California Gov. Jerry Brown lays out vision in his 16th, and final, State of State

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Governor Jerry Brown delivered his final state of the state address in Sacramento on Thursday where he detailed what has been accomplished so far and what lies ahead this year.

Brown was greeted into the assembly chamber with cheers from legislators and a standing ovation. Some chanted that he should run for one more year, to which Brown jokingly replied, “I accept your nomination.”

He began his speech by saying that California is prospering and he wasted no time highlighting the passage of reforms to pension and workers’ compensation thanks to Republicans who crossed party lines.

 

“The water bond, the rainy day fund, the cap and trade program… By the way, you Republicans, as I look over here and there, I got you back,” Brown said. 

Brown came into office when California was in deficit and the economy was viewed as collapsing. California is now the 6th largest economy in the world.

“We’re going to miss this governor,” Senator Nancy Skinner (D) said. “I will miss him. California will miss him. He’s done an incredible job. Our economy is strong; our revenues are healthy. We’re funding our schools better.”

Brown said the “bolder path is still our way forward” on climate change, infrastructure investments, healthcare, education, and criminal justice. He vowed to do everything in his power to defeat any repeal effort on the gas tax, if that measure makes it to the ballot. He also said the high speed rail project, despite obstacles and increased costs, will be built.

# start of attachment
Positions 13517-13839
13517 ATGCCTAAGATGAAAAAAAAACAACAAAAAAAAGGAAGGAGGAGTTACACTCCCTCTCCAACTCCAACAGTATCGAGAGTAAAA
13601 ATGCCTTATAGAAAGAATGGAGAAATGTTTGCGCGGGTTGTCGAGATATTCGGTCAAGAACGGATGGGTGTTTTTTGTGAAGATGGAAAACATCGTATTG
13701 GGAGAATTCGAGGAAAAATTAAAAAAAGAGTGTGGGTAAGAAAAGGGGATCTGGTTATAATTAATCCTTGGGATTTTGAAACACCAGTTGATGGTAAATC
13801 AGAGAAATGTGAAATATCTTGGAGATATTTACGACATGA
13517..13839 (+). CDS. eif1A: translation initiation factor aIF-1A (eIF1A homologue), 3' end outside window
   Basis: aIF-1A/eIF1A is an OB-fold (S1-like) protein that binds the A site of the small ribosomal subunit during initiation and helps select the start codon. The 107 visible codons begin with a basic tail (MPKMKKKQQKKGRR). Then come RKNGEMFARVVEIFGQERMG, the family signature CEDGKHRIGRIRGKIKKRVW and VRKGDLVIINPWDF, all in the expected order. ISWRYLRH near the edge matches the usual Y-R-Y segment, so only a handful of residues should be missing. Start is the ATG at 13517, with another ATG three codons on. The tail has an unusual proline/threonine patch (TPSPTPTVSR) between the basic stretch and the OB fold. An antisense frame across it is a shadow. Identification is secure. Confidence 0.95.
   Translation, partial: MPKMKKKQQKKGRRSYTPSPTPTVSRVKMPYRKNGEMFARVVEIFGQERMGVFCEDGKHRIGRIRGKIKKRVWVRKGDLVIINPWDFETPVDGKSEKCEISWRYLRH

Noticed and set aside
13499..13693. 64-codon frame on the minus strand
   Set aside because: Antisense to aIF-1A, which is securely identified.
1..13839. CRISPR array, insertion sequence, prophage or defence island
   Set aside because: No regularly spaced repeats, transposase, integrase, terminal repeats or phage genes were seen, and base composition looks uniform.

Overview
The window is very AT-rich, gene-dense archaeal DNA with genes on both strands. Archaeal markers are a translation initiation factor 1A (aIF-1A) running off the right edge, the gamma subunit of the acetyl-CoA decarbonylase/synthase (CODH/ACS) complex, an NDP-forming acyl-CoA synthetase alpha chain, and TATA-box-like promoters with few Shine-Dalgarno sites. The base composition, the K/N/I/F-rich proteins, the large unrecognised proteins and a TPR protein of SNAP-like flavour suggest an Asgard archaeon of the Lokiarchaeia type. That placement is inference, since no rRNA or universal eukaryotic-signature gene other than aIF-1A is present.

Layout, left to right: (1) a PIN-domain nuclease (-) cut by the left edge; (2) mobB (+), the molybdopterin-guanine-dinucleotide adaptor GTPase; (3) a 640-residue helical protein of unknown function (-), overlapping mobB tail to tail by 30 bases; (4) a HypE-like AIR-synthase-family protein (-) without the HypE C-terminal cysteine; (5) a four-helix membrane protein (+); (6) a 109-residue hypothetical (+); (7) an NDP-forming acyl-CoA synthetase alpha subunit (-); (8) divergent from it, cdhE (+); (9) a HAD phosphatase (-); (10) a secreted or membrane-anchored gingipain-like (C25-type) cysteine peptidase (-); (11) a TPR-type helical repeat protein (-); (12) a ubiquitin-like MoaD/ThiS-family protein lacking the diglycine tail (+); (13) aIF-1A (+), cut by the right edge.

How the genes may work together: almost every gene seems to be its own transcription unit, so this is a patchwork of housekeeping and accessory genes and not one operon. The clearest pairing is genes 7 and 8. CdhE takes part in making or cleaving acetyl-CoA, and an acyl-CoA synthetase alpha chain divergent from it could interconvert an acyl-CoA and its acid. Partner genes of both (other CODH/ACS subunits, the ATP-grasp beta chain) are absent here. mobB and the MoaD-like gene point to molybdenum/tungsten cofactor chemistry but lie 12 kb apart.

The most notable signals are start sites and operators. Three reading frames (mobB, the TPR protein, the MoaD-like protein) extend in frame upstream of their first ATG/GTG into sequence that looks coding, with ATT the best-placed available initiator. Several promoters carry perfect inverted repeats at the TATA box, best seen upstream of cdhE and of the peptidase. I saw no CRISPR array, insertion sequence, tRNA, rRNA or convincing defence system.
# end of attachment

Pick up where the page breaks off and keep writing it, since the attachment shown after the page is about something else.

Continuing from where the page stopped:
“I was certainly appreciative of the governor’s bi-partisan work on climate change, and protecting the environment. I think we have an opportunity to do that again this year,” Assemblywoman Catharine Baker (R) said. “There’s some areas of disagreement high speed rail and the tunnels project. I think California deserves so much better with those dollars.”

The 79-year-old governor concluded by saying everyone has a role to play in advancing our democracy, regardless of party.

“The spirit of democracy never dies,” Brown added. “It’s alive in this chamber and throughout the hearts of Californians and people throughout the world.”

Brown was first elected to two terms in 1975 and two more in 2011. He was elected before statewide term limits were put in place, making him the only governor to serve four terms in California.

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